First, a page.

In the same Sunday issue, The New York Times Magazine published two articles that drew some not-so-subtle conclusions about the American prison system, about its problematic rise in numbers, about its entrenched recidivism, and about its inherent contradictions to the American themes of freedom, opportunity, and hope. Of the two articles, one of them was a character study of ADX in Colorado, “America’s Toughest Federal Prison.”

9eI3evj8S3vm4uV9_400x0Since opening in 1994, the ADX has remained not just the only federal supermax but also the apogee of a particular strain of the American penal system, wherein abstract dreams of rehabilitation have been entirely superseded by the architecture of control.

…Robert Hood, the warden of ADX from 2002 to 2005, told me that when he first arrived on the campus, he was struck by “the very stark environment,” unlike any other prison in which he worked or visited—no noise, no mess, no prisoners walking the hallways. When inmates complained to him, he would tell them, “This place is not designed for humanity,” he recalled. “When it’s 23 hours a day in a room with a slit of a window where you can’t even see the Rocky Mountains—let’s be candid here. It’s not designed for rehabilitation. Period. End of story.”

The yin to this article’s yang was overwhelmingly less gloomy, but, of course, took place in Scandinavia. It is the story of Halden Prison, a (smaller) maximum-security prison that does things a lot differently. For all the “too good to be true” and “sure, but not in America” moments that readers like me use to resist these kinds of stories, Halden’s method is mind-blowing, if not a startling signpost in the desert landscape of a no-escape situation like ADX.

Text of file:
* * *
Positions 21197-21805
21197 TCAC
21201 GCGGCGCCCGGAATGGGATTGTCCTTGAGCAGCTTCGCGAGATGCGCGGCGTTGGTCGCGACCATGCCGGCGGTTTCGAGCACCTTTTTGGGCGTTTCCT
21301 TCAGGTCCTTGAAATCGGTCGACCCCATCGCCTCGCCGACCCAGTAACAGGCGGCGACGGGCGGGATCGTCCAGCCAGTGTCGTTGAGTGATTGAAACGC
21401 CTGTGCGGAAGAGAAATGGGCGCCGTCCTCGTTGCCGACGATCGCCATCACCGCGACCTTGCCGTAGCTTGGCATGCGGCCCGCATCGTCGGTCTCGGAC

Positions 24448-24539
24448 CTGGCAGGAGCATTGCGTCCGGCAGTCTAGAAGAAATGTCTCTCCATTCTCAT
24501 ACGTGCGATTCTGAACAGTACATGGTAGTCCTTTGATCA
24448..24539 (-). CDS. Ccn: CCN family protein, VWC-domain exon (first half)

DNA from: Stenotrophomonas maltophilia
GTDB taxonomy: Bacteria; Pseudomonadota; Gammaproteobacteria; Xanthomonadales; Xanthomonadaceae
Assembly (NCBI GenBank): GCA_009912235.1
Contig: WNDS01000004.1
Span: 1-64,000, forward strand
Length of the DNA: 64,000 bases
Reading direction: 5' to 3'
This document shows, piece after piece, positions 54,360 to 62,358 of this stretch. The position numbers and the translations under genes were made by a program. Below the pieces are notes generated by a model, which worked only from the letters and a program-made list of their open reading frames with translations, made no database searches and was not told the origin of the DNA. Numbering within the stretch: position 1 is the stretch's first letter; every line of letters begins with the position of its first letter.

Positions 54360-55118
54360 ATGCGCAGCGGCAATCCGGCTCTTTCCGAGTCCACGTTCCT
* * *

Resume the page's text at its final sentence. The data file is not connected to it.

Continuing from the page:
Many of Halden’s prisoners have committed the same crimes that prisoners of American high-security prisons have committed. More than half are convicted of violent crimes, but Halden’s stance on such crimes couldn’t be more different from the American way. Their theory is “Better out than in,” and you can see it in the way that things are run. Each released inmate is promised reintegration to society, with the help of securing a home, a job, access to social safety nets like health care, education and pensions. This is all a part of the Norwegian brand of justice, which views inmates in the penal system as human beings who are merely having their freedom temporarily revoked:

“This punishment, taking away their freedom — the sign of that is the wall, of course,” Gudrun Molden, one of the Halden prison’s architects, said on a drizzly morning a few days after I arrived. As we stood on a ridge, along with Jan Stromnes, the assistant warden, it was silent but for the chirping of birds and insects and a hoarse fluttering of birch leaves disturbed by the breeze. The prison is secluded from the surrounding farmland by the blueberry woods… It is an ecosystem that evokes deep nostalgia in Norway, where picking wild berries is a near-­universal summer pastime for families, and where the right to do so on uncultivated land is protected by law.

Norway banned capital punishment for civilians in 1902, and life sentences were abolished in 1981. But Norwegian prisons operated much like their American counterparts until 1998. That was the year Norway’s Ministry of Justice reassessed the Correctional Service’s goals and methods, putting the explicit focus on rehabilitating prisoners through education, job training and therapy. A second wave of change in 2007 made a priority of reintegration, with a special emphasis on helping inmates find housing and work with a steady income before they are even released. Halden was the first prison built after this overhaul, and so rehabilitation became the underpinning of its design process. Every aspect of the facility was designed to ease psychological pressures, mitigate conflict and minimize interpersonal friction. Hence the blueberry forest.

…“A lot of the staff when we started out came from other prisons in Norway,” Stromnes said. “They were a little bit astonished by the trees and the number of them. Shouldn’t they be taken away? And what if they climb up, the inmates? As we said, Well, if they climb up, then they can sit there until they get tired, and then they will come down.” He laughed. “Never has anyone tried to hide inside. But if they should run in there, they won’t get very far — they’re still inside.”